Be realistic

You’ve found your dream job, the one you’ve always wanted – it is just perfect. Are you sure about that, or are you overlooking some important detail? How do you respond when a few potential problems emerge?

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Photo credit: TotalWomensCycling.com

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New Year’s Resolutions – think big and eat more chocolate

I wrote this last year but decided to reblog it this year. After all, it still makes a great deal of sense.

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With only three weeks remaining of the well-worn 2012, our attention starts to turn towards the sleek and shiny new 2013. Full of possibilities, excitement, opportunities and challenges, it looms large on our horizon. For many it will be the start of something new; for others it will bring something to an end. One thing we can be sure of – uncertainty.

December is traditionally the time for setting New Year’s Resolutions – those promises we make to ourselves and others about what we’re going to do differently in the new year.

Before rushing to add “join the gym; eat less chocolate; drink less wine” to the list of resolutions, I would recommend reading this lovely poem by Nadine Stair (aged 85). More about its background here.

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Are we losing our ability to plan ahead?

I wonder whether being able to download things at the touch of a button is giving us a false sense of time and practicalities. Is the last-minute purchase of insurance policies, bill payments and money transfers, hotel and flight bookings, gift vouchers, music, films, books and so many other day-to-day commodities tricking us into believing that everything is possible?snowman Continue reading

Powerful words

“Father Forgets” is one of those little pieces which, dashed off in a moment of sincere feeling, strikes an echoing chord in so many readers as to become a perenial reprint favorite. Since its first appearance, “Father Forgets” has been reproduced, writes the author, W, Livingston Larned, “in hundreds of magazines and house organs, and in newspapers the country over. It has been reprinted almost as extensively in many foreign languages. I have given personal permission to thousands who wished to read it from school, church, and lecture platforms. It has been ‘on the air’ on countless occasions and programs. Oddly enough, college periodicals have used it, and high-school magazines. Sometimes a little piece seems mysteriously to ‘click.’ This one certainly did.”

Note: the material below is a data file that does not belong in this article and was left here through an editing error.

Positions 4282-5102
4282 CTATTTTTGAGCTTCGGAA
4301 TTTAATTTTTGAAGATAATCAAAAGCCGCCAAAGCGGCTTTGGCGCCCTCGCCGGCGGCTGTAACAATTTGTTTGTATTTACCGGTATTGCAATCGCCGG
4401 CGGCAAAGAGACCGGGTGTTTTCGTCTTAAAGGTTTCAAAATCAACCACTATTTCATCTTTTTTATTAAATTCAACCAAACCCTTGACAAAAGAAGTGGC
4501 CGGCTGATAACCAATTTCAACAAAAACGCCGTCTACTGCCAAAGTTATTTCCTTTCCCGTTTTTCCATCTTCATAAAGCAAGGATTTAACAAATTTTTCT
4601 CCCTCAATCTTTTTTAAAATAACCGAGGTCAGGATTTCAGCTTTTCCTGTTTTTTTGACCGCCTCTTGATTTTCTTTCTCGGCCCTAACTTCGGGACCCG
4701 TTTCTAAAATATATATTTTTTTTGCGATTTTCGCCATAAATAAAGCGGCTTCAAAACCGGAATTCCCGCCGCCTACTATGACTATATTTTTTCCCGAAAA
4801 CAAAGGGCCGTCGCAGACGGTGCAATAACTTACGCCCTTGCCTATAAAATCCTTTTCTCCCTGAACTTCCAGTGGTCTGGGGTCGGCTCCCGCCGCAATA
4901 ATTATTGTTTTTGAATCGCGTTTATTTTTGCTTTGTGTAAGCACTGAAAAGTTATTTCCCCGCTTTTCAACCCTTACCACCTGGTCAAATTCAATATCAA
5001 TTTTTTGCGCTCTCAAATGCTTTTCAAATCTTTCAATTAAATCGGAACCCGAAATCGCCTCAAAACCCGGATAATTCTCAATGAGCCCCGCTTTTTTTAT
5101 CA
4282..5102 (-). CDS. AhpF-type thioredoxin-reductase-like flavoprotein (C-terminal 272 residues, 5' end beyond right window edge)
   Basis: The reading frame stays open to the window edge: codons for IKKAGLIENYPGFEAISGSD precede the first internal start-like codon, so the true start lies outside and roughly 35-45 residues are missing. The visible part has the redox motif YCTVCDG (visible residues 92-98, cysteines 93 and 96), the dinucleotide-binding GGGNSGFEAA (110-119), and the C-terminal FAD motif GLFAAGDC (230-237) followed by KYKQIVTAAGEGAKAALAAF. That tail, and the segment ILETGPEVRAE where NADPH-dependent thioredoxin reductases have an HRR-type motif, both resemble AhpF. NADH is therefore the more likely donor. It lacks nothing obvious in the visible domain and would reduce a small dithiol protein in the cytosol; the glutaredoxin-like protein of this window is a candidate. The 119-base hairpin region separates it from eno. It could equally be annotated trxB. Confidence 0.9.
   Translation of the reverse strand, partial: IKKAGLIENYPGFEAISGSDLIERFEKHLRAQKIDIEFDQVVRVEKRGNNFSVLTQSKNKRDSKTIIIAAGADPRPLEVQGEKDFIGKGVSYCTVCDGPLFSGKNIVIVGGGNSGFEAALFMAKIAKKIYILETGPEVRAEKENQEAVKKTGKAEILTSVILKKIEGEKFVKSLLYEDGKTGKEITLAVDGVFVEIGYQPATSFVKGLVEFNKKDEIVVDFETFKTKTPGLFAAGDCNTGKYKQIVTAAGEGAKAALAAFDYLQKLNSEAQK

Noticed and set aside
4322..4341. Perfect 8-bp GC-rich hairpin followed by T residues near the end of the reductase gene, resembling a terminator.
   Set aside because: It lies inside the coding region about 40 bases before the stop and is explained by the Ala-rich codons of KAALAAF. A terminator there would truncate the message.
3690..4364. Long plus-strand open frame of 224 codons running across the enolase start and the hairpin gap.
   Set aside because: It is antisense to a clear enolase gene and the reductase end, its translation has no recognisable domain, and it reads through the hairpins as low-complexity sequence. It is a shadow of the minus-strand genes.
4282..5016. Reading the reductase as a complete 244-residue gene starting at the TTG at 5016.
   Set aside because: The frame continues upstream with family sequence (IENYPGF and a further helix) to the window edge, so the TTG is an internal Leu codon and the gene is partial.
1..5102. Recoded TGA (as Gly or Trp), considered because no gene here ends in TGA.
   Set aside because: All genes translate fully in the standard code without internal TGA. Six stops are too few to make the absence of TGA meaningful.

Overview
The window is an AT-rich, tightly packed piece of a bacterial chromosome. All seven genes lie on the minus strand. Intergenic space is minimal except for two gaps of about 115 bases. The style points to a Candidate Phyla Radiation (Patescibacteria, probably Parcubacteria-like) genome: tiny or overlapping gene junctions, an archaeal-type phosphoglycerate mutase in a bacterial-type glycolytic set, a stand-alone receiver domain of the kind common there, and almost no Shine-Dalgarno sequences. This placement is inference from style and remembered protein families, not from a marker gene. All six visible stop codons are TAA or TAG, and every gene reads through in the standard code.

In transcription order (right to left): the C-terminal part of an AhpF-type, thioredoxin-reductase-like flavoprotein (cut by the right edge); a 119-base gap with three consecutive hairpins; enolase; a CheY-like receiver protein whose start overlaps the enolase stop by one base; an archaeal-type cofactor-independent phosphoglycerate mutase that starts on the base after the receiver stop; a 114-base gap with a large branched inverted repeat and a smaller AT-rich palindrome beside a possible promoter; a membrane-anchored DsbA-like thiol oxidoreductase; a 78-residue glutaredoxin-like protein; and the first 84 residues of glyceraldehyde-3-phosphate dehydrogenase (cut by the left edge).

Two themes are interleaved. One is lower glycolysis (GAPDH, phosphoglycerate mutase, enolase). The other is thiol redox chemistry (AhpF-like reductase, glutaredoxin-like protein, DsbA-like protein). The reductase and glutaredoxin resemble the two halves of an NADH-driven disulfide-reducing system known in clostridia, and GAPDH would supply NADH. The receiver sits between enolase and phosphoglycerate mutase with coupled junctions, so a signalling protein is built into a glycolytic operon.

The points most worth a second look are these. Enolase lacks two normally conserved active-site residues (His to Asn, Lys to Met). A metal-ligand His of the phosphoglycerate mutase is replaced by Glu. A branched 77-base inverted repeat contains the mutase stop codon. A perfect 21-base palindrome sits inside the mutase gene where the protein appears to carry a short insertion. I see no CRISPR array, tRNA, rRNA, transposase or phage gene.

FATHER FORGETS

by W. Livingston Larned

Listen, son: I am saying this as you lie asleep, one little paw crumpled under your cheek and the blond curls stickily wet on your damp forehead. I have stolen into your room alone. Just a few minutes ago, as I sat reading my paper in the library, a stifling wave of remorse swept over me. Guiltily I came to your bedside. There are the things I was thinking, son: I had been cross to you. I scolded you as you were dressing for school because you gave your face merely a dab with a towel. I took you to task for not cleaning your shoes. I called out angrily when you threw some of your things on the floor. At breakfast I found fault, too. You spilled things. You gulped down your food. You put your elbows on the table. You spread butter too thick on your bread. And as you started off to play and I made for my train, you turned and waved a hand and called, “Goodbye, Daddy!” and I frowned, and said in reply, “Hold your shoulders back!”

Then it began all over again in the late afternoon. As I came up the road I spied you, down on your knees, playing marbles. There were holes in your stockings. I humiliated you before your boyfriends by marching you ahead of me to the house. Stockings were expensive – and if you had to buy them you would be more careful! Imagine that, son, from a father! Do you remember, later, when I was reading in the library, how you came in timidly, with a sort of hurt look in your eyes? When I glanced up over my paper, impatient at the interruption, you hesitated at the door. “What is it you want?” I snapped. You said nothing, but ran across in one tempestuous plunge, and threw your arms around my neck and kissed me, and your small arms tightened with an affection that God had set blooming in your heart and which even neglect could not wither. And then you were gone, pattering up the stairs.

Well, son, it was shortly afterwards that my paper slipped from my hands and a terrible sickening fear came over me. What has habit been doing to me? The habit of finding fault, of reprimanding – this was my reward to you for being a boy. It was not that I did not love you; it was that I expected too much of youth. I was measuring you by the yardstick of my own years. And there was so much that was good and fine and true in your character. The little heart of you was as big as the dawn itself over the wide hills. This was shown by your spontaneous impulse to rush in and kiss me good night.

Nothing else matters tonight, son. I have come to your bed-side in the darkness, and I have knelt there, ashamed! It is a feeble atonement; I know you would not understand these things if I told them to you during your waking hours. But tomorrow I will be a real daddy! I will chum with you, and suffer when you suffer, and laugh when you laugh. I will bite my tongue when impatient words come. I will keep saying as if it were a ritual: “He is nothing but a boy – a little boy!” I am afraid I have visualized you as a man. Yet as I see you now, son, crumpled and weary in your cot, I see that you are still a baby. Yesterday you were in your mother’s arms, your head on her shoulder. I have asked too much, too much.